Red_River_Gorge_Swingline_75075649_thumbnailswingline

while the trip as a whole was incredibly fun due to the good company of old and new friends, i consider the climbing side of it to be a bit of a failure. this was due to poor training before hand, leading to generally bad fitness, etc. i have to make sure that i am better prepared for the next go ’round.

so there you have it…both ends of the spectrum. success and failure. elation and frustration. in the end, you just have to look at the whole situation. sometimes you decide to throw your chips in, sometimes you throw the cards away instead and wait for the next round. someone famous once said ” you gotta know when to hold ’em, know…”. eh, never mind, you get the idea.

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The Spot on the Wall

It is a little known fact and something I do not broadcast publicly, but I have minor precognitive abilities that let me read your mind; if I tune in on the correct brain wave oscillatory frequency your thoughts become clear as a crisp autumn day. So, to answer your not-yet-posed question: yes, spotting in the gym is really important and you should never be afraid to ask for a spot or provide a spot to a fellow climber when asked.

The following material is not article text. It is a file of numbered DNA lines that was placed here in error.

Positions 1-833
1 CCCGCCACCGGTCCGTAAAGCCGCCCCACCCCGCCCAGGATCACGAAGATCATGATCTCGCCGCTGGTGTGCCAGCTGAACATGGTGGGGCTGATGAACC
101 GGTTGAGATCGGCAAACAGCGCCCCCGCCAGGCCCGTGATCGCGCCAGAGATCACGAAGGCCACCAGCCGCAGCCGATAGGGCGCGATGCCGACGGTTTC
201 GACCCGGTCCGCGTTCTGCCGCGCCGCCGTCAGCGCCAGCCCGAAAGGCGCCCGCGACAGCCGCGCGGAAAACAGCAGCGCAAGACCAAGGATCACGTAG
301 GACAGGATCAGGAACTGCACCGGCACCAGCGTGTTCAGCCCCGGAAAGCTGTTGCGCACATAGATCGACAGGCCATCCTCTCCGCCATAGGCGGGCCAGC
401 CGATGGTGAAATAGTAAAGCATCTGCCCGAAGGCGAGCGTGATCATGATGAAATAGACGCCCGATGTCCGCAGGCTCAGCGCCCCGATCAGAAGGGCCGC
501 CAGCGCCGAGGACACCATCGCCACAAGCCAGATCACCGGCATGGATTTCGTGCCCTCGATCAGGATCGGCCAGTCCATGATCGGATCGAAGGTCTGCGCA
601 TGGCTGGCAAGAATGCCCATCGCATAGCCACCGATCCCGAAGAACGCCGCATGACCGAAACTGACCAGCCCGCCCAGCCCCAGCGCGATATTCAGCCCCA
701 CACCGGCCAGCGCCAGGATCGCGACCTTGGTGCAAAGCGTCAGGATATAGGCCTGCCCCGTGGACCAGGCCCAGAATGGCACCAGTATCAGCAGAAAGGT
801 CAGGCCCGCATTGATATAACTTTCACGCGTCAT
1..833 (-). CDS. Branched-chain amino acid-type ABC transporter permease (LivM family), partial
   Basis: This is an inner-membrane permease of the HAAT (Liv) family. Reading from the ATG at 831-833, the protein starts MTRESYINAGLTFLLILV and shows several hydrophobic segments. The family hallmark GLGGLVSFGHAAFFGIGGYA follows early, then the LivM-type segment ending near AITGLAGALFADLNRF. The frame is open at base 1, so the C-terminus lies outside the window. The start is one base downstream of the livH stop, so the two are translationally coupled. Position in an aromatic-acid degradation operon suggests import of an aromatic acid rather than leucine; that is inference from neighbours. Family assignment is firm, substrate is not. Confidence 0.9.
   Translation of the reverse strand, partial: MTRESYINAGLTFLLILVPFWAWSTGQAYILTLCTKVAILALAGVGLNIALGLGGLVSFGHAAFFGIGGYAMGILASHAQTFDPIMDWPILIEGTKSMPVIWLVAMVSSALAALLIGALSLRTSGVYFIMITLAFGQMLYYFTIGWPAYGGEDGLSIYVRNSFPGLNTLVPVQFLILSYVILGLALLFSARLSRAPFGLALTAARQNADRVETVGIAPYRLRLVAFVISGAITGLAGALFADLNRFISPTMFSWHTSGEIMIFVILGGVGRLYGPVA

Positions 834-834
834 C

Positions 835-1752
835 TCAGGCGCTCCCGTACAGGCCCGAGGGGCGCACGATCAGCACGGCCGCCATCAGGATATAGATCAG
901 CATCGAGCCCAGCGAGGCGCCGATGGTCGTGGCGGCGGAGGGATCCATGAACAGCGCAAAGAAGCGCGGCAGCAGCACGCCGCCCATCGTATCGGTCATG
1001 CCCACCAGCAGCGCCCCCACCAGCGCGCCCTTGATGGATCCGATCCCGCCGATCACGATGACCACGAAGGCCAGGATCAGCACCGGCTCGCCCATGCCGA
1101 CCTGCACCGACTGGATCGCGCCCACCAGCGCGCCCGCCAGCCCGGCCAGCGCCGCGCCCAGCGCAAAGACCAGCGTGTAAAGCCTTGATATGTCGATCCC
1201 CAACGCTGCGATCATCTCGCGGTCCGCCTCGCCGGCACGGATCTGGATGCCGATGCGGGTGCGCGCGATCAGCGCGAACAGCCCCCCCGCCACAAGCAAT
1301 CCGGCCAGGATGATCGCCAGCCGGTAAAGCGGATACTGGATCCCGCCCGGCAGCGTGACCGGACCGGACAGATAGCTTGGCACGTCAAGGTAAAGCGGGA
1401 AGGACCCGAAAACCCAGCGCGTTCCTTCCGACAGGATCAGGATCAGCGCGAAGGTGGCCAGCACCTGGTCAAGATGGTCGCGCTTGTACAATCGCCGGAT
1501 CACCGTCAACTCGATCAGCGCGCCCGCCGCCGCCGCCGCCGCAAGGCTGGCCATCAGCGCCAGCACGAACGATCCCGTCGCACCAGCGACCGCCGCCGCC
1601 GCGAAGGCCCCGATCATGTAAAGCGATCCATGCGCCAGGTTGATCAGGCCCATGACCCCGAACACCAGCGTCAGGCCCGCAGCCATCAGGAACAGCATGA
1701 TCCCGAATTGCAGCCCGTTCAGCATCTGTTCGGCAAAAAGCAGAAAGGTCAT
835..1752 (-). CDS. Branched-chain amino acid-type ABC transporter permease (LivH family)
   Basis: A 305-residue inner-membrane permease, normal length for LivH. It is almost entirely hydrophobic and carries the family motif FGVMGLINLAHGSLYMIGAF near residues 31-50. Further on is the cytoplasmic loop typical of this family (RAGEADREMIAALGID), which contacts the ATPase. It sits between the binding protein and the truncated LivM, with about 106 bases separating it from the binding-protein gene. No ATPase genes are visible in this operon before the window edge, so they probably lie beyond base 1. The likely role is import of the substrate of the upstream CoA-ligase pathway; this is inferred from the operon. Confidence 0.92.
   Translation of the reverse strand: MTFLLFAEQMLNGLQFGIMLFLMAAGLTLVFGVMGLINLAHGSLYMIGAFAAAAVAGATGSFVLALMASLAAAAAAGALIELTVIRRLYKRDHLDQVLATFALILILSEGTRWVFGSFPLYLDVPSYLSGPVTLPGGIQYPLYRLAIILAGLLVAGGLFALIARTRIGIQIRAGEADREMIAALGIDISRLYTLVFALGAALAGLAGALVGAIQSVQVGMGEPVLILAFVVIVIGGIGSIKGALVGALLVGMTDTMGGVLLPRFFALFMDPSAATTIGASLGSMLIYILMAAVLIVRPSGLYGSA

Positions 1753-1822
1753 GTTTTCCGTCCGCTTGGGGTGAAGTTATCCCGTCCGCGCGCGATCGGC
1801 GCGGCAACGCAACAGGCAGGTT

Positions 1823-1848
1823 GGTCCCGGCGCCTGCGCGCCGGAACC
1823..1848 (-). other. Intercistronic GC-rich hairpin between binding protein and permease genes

How do I spot and why is it so important, you will ask in the very-near future. Allow me to elaborate:

Spotting is to bouldering what belaying is to route climbing and as such it is critical that, as a spotter, you are attentive and prepared to execute your duties and keep your buddy from breaking their neck. What is proper technique? How do I know when to spot? Fortunately for you the RJ1 varsity youth team has the skills to pay the bills when it comes to spotting and is here to show you the ropes (mixed metaphor, I know…) as it were.

Exhibit A

photo 5


On drastically overhanging terrain the focus is on the climber’s hips. On the steeps your body is more inclined to swing out when you fall, and a good spot at the hips makes it easier to redirect the falling climber than the typical shoulder spot. Notice Mike has his hands up with enough distance to allow Brenden to swing and his eyes focused on Brenden’s center of mass, not the cute girl at the drinking fountain or another climber elsewhere in the gym. Also notice that with the confidence of Mike’s good spot, Brenden is gunning for the send in proper style.